No, problem not solved.

There’s a catch. There’s always a catch. The buying investor has yet to close on the property which means the home is still technically unavailable. We technically have to be out of our current residence in 3 weeks which means I’m technically contemplating voluntary admission under the Baker Act..

Plane. No chute.

I feel like I’ve turned back the clock 8 years and I am reliving my Planless-ly Paralyzing engagement. In wedded hindsight, I wish I would have had a more matured sense of adventure– perhaps a white mini dress and sneakers, a tandem bike and the downtown JOP with a black bean burger reception following at the Vortex in Little Five Points. It might have made for a great story and even better pictures. But the sheer gravity of making the single most important decision of my adult life had me thinking my wedding day ought to be a bit more sacred than sporty. S-a-c-r-e-d for us was spelled 30 people, a three-day weekend, and a vow-exchange on the side of a mountain. It was spontaneous and intimate and “us” and I wouldn’t change a thing. I loved my wedding. And I am sure that I will love our next address, but in the Land of the Uncertain, I’m beginning to worry we might become a family of couch surfers– party of four.

So, I’m calling in for a little perspective reinforcement. You don’t have to come physically pack up my underwear drawer or anything. What do I need here? A greater sense of adventure? A back up plan? A motorhome perhaps?

In the meantime, I am off to look at some more pwitty houses.

 {Image via Beyond the Screen Door}

Places I’ve Been: Brighton, England

The looming stress of our upcoming move {T minus 54 days and counting} to only-God-knows-where sends me looking for my happy place at least once every hour. Today, I’m remembering Brighton, England.

The beaches…

The Lanes…

The Food!!! {Good Heavens… the food.}

Who would have thought brunch could be such a work of art. If we’re ever in Brighton together, breakfast at Bill’s is my treat.

The pace…

And of course the company….

Salt sea air and legendary brunch… a momentary escape from the smell of permanent Sharpie and packing tape… I’ll take what I can get right now!

{Images via 1, 2, 3 & 4}

Here We Move Again

Peter Hall

There are days that take your breath away. And then there are days that knock the wind out of you.

Yesterday was the latter. I will tell you why.

I don’t have a makeup drawer… nor do I have a medicine cabinet where I keep my everyday soaps, lotions, and personal items. I have stored everything from my toothpaste to my face wash in the same toiletry bag for the past 6 years. It only occurred to me last night while I was getting ready for bed that Clark doesn’t have a personal drawer or cabinet either. He too keeps all of his everyday items in a travel-size tote– the very same that he used to throw into his carry-on luggage from our professional traveling days. We have no less than seven bathroom cabinets between us that remain empty as everything we need fits within airline regulations.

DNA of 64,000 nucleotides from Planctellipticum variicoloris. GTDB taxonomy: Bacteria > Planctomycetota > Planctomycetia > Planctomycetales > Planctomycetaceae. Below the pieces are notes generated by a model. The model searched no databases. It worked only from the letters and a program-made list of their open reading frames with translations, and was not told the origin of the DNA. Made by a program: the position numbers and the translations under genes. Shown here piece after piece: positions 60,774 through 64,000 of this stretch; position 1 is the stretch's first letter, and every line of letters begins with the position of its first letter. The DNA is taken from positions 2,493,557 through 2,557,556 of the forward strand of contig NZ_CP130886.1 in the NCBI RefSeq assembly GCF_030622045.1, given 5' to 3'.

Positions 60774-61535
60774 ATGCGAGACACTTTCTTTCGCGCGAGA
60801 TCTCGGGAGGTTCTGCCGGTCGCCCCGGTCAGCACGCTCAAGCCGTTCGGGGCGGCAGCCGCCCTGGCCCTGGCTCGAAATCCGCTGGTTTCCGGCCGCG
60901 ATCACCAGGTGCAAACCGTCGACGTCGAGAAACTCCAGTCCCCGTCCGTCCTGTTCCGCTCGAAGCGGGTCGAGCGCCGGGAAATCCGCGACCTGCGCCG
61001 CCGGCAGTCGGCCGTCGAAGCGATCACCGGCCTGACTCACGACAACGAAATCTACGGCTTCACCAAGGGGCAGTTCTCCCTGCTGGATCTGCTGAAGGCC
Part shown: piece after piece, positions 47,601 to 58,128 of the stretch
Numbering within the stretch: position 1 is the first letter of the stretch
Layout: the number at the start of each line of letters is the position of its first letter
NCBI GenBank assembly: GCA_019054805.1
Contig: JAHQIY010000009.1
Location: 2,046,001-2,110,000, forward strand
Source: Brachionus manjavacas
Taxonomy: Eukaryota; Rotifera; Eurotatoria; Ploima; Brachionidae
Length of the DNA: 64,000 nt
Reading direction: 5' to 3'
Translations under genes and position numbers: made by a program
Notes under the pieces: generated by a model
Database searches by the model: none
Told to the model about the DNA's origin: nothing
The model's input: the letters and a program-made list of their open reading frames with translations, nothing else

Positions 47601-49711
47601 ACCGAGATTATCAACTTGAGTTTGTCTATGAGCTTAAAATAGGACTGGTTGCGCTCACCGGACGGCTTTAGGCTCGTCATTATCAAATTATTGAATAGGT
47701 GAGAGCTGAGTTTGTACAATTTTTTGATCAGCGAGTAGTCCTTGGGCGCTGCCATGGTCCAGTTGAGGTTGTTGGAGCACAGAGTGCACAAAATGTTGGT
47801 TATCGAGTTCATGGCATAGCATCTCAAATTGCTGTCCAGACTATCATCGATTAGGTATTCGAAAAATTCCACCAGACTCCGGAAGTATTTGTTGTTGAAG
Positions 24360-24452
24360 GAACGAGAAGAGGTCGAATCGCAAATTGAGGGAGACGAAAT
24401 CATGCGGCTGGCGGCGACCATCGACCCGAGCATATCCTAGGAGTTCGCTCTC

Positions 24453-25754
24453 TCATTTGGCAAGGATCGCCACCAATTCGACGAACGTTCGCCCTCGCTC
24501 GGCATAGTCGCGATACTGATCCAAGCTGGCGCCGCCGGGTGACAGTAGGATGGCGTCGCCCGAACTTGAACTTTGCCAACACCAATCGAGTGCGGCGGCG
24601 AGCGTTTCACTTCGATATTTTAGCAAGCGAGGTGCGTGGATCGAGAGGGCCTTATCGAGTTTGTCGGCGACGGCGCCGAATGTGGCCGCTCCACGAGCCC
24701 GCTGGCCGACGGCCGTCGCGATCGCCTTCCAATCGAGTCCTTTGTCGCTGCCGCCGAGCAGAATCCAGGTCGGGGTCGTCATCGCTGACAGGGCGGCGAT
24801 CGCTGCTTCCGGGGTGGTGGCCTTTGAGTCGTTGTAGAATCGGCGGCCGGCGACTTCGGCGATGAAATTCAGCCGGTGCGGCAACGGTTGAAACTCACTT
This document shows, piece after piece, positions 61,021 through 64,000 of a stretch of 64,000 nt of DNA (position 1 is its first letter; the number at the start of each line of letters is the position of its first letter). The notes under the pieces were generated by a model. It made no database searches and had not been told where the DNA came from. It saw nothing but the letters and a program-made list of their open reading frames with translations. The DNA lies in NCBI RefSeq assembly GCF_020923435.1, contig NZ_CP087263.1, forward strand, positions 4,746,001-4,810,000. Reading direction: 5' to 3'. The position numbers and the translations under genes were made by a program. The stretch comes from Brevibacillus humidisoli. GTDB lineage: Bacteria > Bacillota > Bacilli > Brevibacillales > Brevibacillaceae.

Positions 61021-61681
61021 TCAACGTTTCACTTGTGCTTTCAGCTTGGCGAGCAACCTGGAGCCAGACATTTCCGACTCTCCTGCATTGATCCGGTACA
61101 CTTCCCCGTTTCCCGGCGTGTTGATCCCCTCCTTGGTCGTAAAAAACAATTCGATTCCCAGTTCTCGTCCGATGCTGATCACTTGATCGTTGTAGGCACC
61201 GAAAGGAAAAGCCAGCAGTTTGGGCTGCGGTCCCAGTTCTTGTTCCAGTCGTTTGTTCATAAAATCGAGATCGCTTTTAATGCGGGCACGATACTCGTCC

How does empty cabinet space qualify as a personal crisis?

The unused space is a glaring reminder of our tenancy. We’ve been renters for the last three years and while that too isn’t the end of the world, our lack of home ownership has resulted in three moves in three years. As of today, it appears we are staring down the barrel of the fourth. Our landlords just informed us of their plans to sell our current address. Wouldn’t you know it– I just unpacked our last box 3 weeks ago. The news has once again thrust me into excessive planning mode– cleaning out the unused household items and clothes for Goodwill and making a list of things to sell. I know that “rent” means “temporary”. I knew we wouldn’t be here forever. But we just got here, and now we’re about to box it all up again. I feel like a military family without the G. I. benefits.

CSIS is foiling terrorist plots in the Toronto transit system, and Chinese rescue crews are still working to recover from last week’s 6.6 earthquake. And, I am complaining about caboodles.

But the fact that I haven’t unpacked my toothbrush in SIX YEARS since the last time I flew around the world has to mean something, right? Six years ago, I preferred mobility. Six years ago, I fantasized about having little gypsie children in tow as Clark and I traipsed the globe from one musical pursuit to another. Six years ago, the idea of suburban settlement was worse than banishment into exile. And now, my first-grade maternal instincts say, “keep the nest from rocking as little as possible”. I worry what rearranging Mia’s bedroom furniture might do to her little psyche. Salem is barely old enough to remember the last three addresses, and yet I fear he is going to require long-term therapy to recover from all of the transition.

And yet, here comes the sway.

I know me, and you know me. Next week I will be posting color schemes and layout for the new space. But as for today, I want stay somewhere long enough for the Sarna bottle to expire underneath the bathroom sink.

How about you? Do you find moving daunting or exciting or a little bit of both?